NOTE: Full spoilers for this episode of Brooklyn Nine-Nine are present in this review.
Peralta’s not taking his breakup with Sophia terribly well. That should come as little surprise. Perhaps more surprising however is that the precinct is invited to participate in a Homeland Security-sponsored training exercise.
This episode, which was re-titled from “Hostages” to “Windbreaker City”, for reasons unknown, was generally a solid offering, even if it was another episode that shifted the series’ tone to increasingly juvenile. The main plot of the episode involves the precinct trying to distract Peralta from his grief over losing Sophia by giving him the opportunity to muck up a very important training exercise, after the Nine-Nine are forced to be inactive hostages. This makes for some good jokes, though it’s hard not to wonder why Homeland didn’t just pull the plug immediately when the Nine-Nine starts acting out.
It’s uplifting in a sense to see the cops stick up for their profession against the government agents, particularly since, as with Peralta, the audience will gradually forget about Sophia as the episode goes on. “Windbreaker City” does a great job of putting viewers in Peralta’s shoes, investing them in the ill-advised lunacy mainly because we’re no longer dwelling on a lost love interest. It’s a bit ingenious that way.
Of course, this also means that “Windbreaker City” is mainly just about raw stupidity, but that’s fine, given the more dramatic circumstances of the show’s previous episode. The episode tries to cram in a tense subplot between Santiago and Diaz, who are fighting over having to take off a Saturday, but this doesn’t really go anywhere important for the most part. It was sweet to see Santiago give Diaz the day in the end, despite winning the challenge that would have had her get the day off for, “Power Pose” training (what?), and it was all the sweeter when Diaz revealed that she is introducing her boyfriend to her parents, which is why it was so important to her. The two almost had a nice bonding moment, until Santiago pushed the sentiment too far, and Diaz shows her what a real power pose is.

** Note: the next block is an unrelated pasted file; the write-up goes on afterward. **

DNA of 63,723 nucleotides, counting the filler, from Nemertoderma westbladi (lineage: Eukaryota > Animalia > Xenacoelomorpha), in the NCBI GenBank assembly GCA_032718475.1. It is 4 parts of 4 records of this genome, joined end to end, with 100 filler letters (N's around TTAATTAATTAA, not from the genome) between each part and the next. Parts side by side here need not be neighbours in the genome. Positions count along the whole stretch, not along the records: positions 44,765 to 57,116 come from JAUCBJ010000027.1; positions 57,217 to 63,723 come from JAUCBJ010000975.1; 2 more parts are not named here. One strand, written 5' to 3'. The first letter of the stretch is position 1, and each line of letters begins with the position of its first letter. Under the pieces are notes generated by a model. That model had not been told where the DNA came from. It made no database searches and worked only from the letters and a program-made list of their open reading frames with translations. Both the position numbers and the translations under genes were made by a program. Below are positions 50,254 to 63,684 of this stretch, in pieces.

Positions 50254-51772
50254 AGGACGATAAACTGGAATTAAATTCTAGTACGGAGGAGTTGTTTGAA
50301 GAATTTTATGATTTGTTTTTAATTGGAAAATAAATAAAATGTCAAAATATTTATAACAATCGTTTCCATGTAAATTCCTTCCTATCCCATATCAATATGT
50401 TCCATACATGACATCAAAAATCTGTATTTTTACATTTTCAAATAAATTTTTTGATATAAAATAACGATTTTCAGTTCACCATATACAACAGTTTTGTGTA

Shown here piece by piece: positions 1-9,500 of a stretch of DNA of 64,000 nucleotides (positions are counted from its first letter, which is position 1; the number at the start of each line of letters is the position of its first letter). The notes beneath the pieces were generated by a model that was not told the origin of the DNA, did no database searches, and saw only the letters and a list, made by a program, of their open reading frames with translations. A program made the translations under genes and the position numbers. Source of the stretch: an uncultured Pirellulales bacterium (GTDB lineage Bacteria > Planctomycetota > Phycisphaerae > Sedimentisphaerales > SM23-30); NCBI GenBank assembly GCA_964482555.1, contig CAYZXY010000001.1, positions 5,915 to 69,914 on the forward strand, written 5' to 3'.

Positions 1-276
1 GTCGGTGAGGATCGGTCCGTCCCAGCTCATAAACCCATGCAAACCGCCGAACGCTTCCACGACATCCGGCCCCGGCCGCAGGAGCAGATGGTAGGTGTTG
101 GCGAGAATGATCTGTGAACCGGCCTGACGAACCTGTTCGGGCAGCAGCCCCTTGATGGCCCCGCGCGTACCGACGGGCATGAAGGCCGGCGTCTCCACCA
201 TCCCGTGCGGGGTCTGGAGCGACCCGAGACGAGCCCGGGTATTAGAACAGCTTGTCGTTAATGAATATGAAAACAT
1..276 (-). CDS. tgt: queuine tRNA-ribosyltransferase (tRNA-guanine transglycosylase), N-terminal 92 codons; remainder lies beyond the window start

Meanwhile, Peralta tries to stick it to the man in charge, yet again throwing as many Die Hard references into proceedings as he can. Peralta even inadvertently gives the head agent the idea to use the gun duct taped to his back, a la John McClane, to narrowly cheat Peralta out of winning his challenge to the agents, after the two end up in a stand-off. Apparently, someone took out the agents that pinned down and eliminated Diaz and Santiago off-screen. Whatever.
The subplot of the episode was left to revolve around Captain Holt and Gina, with Gina telling Holt that she needs his help on a psychology test that she’s doing for school. Holt agrees to help, and learns that he has the same personality type as Gina. Initially, this seems to frighten him, leading to a very funny sequence of Holt trying to prove the test wrong using a box of donuts (don’t ask), though eventually, he is forced to concede that Gina really is good leadership material. Holt still gets the last laugh in any case, as he ‘promotes’ Gina to overseeing even more precinct paperwork, due to her apt personality. Ha, well played, Holt. Gina’s pained reaction to her promotion made it all the more amusing.
The episode concludes with Peralta finally returning Sophia’s things, with the two sharing a sad final moment before going their separate ways. Again, like Peralta himself, it’s tough to see Sophia go, but maybe, just maybe, she’ll return someday. We can vainly hope, just as Peralta did amidst incessantly checking his phone for texts.
“Windbreaker City” was a solid episode of Brooklyn Nine-Nine all around, once again emphasizing silly hijinx above any semblance of realism. Still, it was in the service of putting Peralta on the mend for bigger and better things. and it’s also nice to see that he’s not immediately trying to run into Santiago’s arms. Let’s hope it stays that way for a while.
- The precinct teaming up to ruin a government exercise
- Peralta's Die Hard obsession was funnier than ever
- Holt and Gina learning of their common ground
- Homeland letting the precinct run loose felt too unrealistic